As if we didn't have enough going on with the new back porch, new fence and the new basement stairwell, we have another project in the works: our basement.
The basement has never been finished, so for the first time we actually have a clean slate to work with...albeit one that's always been packed with quite a bit of stuff:
The good news is that this 'before' photo is from quite a while ago. In fact, the basement is now cleaned out. (That was the other big use for the dumpster we rented this summer.) We're guessing this is the first time that the basement has been this empty in it's 95 year history.
So, what's the plan for the space? Well...
...after a lot of discussion we've decided to take a very different approach for the basement. We're going to do it in a loft style.
At first we were a bit anxious about the idea, since we've been so focused on using traditional styles for the rest of the house. We've certainly not been as strict as some Name Your Link">others can be in regards to our own bungalow restoration, but we've tried to stay true to the original Craftsman design.
One thing that convinced us was this great blog post on The Loft Look for Less over at WiseBread. They had great thougths on how a loft style, when done well, can fit in to a variety of architectural styles while also easing the budget strains that come from home improvement.
No realtor or design professional is going to recommend putting a modern industrial style loft right next to your formal Victorian dining room. Not exactly good for resale value, right? But consider the use of the loft look as a money saving strategy for the makeover of a basement into a work out space or an attic into a family game room or teen space. These areas don't really integrate with the rest of the house, and at least a more affordable rough finishing with track lighting, MDF board, or spray painted concrete foundation walls will get things started. You can always get more detailed later, if you want.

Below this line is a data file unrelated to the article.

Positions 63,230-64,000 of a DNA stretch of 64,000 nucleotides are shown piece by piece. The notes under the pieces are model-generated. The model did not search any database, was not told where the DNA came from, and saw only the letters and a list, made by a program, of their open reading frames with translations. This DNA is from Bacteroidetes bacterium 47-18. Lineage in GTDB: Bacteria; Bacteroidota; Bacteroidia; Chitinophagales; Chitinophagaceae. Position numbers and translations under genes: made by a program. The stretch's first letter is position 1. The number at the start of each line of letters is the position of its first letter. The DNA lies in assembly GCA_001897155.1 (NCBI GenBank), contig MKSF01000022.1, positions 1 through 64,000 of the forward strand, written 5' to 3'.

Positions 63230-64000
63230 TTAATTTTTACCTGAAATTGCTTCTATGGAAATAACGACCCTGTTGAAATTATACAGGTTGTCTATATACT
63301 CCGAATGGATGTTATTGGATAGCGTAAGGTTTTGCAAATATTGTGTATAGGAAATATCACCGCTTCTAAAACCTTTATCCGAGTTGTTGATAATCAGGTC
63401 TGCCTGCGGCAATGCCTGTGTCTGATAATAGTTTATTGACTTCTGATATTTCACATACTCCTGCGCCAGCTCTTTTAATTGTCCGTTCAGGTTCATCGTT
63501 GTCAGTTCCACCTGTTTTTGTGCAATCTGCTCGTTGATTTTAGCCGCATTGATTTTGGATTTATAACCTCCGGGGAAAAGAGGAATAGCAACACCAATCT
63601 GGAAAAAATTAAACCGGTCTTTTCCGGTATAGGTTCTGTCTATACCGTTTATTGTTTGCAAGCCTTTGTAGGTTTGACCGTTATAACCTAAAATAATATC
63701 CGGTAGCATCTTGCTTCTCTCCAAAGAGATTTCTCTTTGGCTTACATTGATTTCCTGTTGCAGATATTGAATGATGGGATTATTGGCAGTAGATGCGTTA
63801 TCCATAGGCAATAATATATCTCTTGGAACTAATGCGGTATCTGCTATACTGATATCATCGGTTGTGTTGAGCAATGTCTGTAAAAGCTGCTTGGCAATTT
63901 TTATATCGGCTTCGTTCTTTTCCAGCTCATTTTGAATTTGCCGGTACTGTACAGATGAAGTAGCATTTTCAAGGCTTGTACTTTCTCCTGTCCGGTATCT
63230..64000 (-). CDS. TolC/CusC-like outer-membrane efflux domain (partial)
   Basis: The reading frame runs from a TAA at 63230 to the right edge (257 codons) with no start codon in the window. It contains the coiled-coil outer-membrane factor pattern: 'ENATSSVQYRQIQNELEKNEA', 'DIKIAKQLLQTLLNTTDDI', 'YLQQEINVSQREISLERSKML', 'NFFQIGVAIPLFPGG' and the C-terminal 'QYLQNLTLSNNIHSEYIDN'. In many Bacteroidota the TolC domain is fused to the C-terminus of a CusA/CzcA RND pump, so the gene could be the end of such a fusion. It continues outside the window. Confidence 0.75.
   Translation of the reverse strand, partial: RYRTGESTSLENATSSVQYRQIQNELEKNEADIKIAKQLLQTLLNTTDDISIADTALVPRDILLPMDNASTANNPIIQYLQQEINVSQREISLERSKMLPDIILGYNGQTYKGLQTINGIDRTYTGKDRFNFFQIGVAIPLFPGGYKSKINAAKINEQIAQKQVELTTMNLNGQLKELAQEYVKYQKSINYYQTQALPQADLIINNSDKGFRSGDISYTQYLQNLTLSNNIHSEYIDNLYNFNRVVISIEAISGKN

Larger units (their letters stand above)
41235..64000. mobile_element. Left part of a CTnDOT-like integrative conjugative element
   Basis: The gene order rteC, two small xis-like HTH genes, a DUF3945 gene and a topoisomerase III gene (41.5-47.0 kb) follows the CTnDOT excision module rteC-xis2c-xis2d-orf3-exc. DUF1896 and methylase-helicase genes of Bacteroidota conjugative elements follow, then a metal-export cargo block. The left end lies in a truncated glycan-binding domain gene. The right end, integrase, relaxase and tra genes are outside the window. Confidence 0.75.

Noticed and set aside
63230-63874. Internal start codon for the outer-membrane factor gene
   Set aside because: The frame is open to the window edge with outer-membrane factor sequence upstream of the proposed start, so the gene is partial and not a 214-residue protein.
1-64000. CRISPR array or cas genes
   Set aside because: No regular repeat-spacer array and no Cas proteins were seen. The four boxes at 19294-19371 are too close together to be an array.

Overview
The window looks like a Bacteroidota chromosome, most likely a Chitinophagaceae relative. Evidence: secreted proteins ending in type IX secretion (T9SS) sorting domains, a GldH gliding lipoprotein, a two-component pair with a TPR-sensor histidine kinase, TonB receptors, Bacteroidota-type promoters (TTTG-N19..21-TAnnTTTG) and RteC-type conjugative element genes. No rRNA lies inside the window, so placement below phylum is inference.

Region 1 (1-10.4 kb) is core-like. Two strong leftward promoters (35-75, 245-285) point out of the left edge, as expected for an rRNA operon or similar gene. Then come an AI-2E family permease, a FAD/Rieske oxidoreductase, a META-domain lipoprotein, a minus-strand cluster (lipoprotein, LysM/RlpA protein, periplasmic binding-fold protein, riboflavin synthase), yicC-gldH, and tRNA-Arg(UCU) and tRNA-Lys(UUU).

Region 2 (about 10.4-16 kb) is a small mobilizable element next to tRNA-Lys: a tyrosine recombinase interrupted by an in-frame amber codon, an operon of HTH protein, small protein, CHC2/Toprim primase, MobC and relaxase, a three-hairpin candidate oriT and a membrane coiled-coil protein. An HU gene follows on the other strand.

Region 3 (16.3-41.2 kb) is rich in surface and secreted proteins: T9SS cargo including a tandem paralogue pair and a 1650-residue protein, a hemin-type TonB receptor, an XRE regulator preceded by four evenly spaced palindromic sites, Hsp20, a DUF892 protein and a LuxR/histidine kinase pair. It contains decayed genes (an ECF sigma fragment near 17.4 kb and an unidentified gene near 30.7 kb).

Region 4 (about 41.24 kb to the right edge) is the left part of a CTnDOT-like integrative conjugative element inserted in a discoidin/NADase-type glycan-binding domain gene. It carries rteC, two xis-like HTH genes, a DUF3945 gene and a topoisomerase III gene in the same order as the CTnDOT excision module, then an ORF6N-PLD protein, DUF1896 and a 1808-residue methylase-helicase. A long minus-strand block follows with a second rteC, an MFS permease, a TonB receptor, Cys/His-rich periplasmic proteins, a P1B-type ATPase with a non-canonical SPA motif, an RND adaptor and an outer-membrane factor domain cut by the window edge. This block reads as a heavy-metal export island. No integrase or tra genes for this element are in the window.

This seemed like really interesting thinking in our situation. In truth, this is also very consistent with the bungalow's original emphasis on open plan design, design suited to local context, and practical solutions made from simple materials.
It also helped that we came across some interesting photos of loft-style basements, like this one from Rate My Room:
The fact that an open ceiling can help ensure enough headroom in the basement (a classic problem in Chicago) was a great realization. That alone was probably the biggest selling point on the idea.
So, with our overall approach in place we're quickly turning to a whole world of new design choices and decisions ahead of us. It's actually really fun to start thinking about an entirely different architectural style...we'll start posting some of our ideas here in the spriit of sharing. Eager to hear what others might suggest!